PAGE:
FAST FASHION IN A FAST CITY: HONG KONG'S FAST FASHION INDUSTRY
As of 2022, Hong Kong’s textile waste accounts for 390 tonnes of our landfills and 4% of our overall waste every year. Hong Kong’s fight against fast fashion has shown incredible progress, but to weed out our amounts of textile waste completely, we still have a long way to go.
Fast fashion retailers are chains that observe popular patterns or trends through media and initiate a mass production of cheap, disposable clothes. Their lines are specifically catered to what their audience finds trendy, and churned out at immense rates to fuel the ongoing demand of their customers. The key about fast fashion is that it is fast. Because the clothes are manufactured so quickly, they are weak in durability and wearability. After a short period of time, the clothes wane and we are forced to throw them out.
What Makes Fast Fashion So Appealing?
If the clothes wear out so quickly, what causes us to continuously fall into the trap of retailers such as Zara, H&M or Fashion Nova?
Obviously the clothes are disposed of quickly, but it’s not a problem if we can keep affording new batches every season. Given the abundance of clothes and their cheap prices, we are inclined to buy ten garments when we really only need two.
Naturally, the retailers do their job well by observing trends in media and implementing them in their clothing lines to catch our attention.
Original: Balenciaga $495 Zara Ripoff: $50
The shoes from the line we were all singing in Cardi B’s hit song, “I like those Balenciagas, the ones that look like socks”. Zara’s analysts were quick to acknowledge the rising popularity of the shoes and Cardi B’s song, and came out with a 90% reduced price on their ripoff.
Social media has largely exacerbated this problem. Teenagers want to look fresh on every story or reel, and therefore f continuously rotate outfits to provide new looks every day. To level with this high demand, fast fashion brands expand their supply with new lines and promotions every week. We are spoon-fed with fresh garments so often, we simply have to come back and indulge at every new release.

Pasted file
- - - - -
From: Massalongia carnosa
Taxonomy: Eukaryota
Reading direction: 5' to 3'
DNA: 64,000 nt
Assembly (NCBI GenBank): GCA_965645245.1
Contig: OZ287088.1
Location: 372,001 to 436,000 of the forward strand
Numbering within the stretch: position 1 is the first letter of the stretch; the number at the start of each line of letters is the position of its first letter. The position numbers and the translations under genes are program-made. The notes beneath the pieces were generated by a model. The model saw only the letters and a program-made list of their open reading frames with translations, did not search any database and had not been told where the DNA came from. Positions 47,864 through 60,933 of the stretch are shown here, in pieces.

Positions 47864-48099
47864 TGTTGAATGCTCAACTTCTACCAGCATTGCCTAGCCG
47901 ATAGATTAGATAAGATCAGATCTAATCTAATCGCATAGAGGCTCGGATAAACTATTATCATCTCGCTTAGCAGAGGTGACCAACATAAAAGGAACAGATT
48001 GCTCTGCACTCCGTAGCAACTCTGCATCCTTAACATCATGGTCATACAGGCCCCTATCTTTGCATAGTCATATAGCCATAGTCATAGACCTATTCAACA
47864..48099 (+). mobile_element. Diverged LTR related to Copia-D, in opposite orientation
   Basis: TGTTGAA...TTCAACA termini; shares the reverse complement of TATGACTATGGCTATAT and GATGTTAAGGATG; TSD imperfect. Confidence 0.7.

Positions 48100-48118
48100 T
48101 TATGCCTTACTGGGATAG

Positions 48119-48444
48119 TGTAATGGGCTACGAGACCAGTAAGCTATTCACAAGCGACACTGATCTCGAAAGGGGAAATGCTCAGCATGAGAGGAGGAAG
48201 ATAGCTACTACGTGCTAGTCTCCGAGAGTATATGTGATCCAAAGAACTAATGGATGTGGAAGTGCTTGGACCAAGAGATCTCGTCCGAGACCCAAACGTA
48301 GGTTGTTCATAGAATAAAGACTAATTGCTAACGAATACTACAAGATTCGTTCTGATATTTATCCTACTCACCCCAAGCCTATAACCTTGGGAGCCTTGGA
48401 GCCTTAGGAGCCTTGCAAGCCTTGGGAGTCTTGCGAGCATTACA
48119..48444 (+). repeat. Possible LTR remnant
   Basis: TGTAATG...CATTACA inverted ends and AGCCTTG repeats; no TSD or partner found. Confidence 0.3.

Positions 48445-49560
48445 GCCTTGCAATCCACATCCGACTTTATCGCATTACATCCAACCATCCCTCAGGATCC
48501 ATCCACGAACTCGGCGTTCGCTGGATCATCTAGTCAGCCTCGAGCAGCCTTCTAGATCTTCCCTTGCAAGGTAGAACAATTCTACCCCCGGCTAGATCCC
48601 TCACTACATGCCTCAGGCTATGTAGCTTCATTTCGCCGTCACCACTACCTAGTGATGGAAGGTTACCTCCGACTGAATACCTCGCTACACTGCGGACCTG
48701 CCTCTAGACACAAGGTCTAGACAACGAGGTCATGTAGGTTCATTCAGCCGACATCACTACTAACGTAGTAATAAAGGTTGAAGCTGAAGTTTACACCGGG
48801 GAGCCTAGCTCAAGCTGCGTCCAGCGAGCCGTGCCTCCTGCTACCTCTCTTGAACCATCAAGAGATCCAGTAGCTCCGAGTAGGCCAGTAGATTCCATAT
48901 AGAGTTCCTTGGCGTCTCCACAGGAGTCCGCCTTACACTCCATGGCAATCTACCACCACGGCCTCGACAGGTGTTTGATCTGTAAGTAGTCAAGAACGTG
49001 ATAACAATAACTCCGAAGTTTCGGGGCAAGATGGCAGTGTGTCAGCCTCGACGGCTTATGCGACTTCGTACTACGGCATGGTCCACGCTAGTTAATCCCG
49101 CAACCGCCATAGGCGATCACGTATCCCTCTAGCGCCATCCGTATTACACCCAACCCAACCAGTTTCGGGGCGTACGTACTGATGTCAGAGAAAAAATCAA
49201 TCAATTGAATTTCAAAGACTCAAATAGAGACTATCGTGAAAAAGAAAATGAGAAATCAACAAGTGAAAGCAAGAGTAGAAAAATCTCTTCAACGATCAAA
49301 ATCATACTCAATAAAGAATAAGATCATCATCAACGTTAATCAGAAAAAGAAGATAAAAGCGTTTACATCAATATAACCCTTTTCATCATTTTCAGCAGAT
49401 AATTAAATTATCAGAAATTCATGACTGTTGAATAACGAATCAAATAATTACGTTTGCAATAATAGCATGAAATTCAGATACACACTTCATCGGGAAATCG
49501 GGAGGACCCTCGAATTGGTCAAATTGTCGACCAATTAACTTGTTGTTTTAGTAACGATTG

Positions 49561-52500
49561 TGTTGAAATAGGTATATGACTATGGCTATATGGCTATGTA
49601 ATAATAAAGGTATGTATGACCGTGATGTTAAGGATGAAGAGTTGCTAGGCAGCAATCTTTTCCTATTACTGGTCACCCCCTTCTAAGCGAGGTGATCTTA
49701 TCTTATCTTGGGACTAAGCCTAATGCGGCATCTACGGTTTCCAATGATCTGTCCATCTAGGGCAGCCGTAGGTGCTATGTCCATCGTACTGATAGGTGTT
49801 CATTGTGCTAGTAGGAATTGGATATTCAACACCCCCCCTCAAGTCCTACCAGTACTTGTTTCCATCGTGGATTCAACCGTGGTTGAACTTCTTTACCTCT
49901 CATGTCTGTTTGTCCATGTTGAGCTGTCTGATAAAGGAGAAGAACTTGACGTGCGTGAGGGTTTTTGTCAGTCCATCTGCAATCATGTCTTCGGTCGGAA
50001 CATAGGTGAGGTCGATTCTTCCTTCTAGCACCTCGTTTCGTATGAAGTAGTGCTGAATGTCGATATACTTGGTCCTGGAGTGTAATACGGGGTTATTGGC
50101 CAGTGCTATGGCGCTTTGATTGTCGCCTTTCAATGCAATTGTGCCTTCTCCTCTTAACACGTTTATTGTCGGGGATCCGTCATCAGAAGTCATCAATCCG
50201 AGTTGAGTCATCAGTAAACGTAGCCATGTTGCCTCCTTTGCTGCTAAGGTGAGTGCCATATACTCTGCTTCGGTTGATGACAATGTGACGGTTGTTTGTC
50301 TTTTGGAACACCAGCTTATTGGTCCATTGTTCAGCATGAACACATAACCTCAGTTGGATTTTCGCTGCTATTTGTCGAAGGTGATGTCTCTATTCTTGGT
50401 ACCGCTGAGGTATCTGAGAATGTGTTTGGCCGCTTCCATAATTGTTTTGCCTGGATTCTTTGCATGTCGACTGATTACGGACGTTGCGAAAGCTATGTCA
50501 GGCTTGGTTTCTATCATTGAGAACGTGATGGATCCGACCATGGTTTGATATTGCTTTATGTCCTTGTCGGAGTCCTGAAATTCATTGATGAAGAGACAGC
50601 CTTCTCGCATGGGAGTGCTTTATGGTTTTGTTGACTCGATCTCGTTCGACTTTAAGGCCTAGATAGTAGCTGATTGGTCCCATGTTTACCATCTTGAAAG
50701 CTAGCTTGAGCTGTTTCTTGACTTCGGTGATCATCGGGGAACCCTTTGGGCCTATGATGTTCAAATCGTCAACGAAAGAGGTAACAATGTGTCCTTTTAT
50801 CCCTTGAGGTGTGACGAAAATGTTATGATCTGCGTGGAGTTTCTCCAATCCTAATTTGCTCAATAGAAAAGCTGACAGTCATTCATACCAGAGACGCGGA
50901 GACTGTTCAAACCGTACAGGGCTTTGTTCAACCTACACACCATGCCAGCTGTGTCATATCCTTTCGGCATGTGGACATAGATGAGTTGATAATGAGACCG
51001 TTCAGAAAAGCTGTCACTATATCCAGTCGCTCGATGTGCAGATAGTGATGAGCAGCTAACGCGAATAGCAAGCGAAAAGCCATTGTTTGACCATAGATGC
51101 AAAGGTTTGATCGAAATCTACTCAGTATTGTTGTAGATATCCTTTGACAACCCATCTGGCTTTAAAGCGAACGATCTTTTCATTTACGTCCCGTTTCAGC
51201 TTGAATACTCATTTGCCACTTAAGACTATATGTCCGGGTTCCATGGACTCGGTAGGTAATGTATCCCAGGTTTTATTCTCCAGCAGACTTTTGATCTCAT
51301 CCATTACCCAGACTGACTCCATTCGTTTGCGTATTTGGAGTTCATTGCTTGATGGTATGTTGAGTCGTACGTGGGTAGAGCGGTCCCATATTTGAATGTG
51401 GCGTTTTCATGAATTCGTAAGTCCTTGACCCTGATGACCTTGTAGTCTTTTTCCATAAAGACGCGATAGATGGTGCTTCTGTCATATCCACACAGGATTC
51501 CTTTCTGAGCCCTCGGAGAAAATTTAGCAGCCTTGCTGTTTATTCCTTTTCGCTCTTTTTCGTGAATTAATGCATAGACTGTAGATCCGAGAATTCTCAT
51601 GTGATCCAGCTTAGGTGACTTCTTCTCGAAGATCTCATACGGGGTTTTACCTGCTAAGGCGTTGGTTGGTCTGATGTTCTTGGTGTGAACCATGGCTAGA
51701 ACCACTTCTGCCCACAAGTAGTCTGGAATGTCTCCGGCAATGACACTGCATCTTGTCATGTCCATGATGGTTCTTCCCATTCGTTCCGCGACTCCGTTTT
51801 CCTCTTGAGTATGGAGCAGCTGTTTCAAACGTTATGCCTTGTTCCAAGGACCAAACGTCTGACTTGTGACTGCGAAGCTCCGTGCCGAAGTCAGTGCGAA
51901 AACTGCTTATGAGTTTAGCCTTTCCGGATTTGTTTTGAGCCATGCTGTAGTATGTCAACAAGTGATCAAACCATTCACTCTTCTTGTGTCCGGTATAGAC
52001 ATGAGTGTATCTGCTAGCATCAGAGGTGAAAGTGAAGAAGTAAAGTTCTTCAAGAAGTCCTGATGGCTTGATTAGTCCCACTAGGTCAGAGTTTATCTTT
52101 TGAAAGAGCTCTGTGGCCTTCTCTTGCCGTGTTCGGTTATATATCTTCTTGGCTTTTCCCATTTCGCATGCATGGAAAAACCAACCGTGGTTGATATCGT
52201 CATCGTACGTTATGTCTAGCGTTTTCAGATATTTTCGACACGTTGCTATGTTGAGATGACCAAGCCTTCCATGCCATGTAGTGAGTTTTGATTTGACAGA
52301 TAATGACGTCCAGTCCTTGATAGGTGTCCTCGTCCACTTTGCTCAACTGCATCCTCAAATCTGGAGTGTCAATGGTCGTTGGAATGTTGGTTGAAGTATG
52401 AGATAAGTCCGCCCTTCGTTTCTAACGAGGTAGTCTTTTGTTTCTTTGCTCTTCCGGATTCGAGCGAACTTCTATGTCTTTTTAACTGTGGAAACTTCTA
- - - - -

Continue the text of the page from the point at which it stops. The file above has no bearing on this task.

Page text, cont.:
Luckily, the issue is no longer as prevalent as it was ten years ago. Fast fashion’s entry into Hong Kong was a staple of catching the eyes of mainlanders and tourists, with luxury brands strategically lining Queen's Road Central and other hotspots. It was worth being in the rising fast-fashion business at the time, especially amidst the most extensive flows of tourists the city had ever seen. However, due to factors such as the pandemic and government protests, tourism rates have dropped sharply since then.
The industry, no longer receiving its familiar consumer base, began to deteriorate. Evidence of this can be witnessed from many renowned fast fashion companies throwing in the towel this year, such as TopShop and H&M in Central. What’s more, they have been replaced by more sustainable brands such as American Eagle, and other retail stores to catch the eye of consumers, like the infamous Japanese snack store Don Don Donki.
However, the problem is far from solved. Three in ten millennials have thrown away half of the clothes they purchased in the past twelve months, and waste rates are still at an all-time high. So how do we, as the public, prevent ourselves from falling into the traps of the biggest brands, and mitigate the problems within our own shopping baskets?
Switch to sustainable stores
While boycotting fast fashion endorsers such as Zara or Fashion Nova seems like a simple solution, it is probably easier said than done. But switching to more sustainable stores such as Gap, American Eagle or Ikea is definitely an option. While clothes may be pricier, they will last you much longer, and you are saving a lot more money in the long run
Watch your washing
The biggest reason for clothes waning is due to over-extensive washing. A 6kg wash can potentially release 700,000 fibers, which should make you think twice before you pop stuff in the laundry you’ve only worn once. Washing at lower temperatures and turning clothes inside out, will increase wearability and lower energy.
Donate old clothes
You may as well take advantage of the multiple clothing drives and charities near you. Donating old clothes and reusing second-hand clothes from thrift stores can save roomfuls of space in our city landfills.
The struggle against fashion in an environmental-conscious world will never dissipate. But collectively, we can take measures to ensure that the clothes we put in our suitcase are not hurting the planet more than the plane they are put on.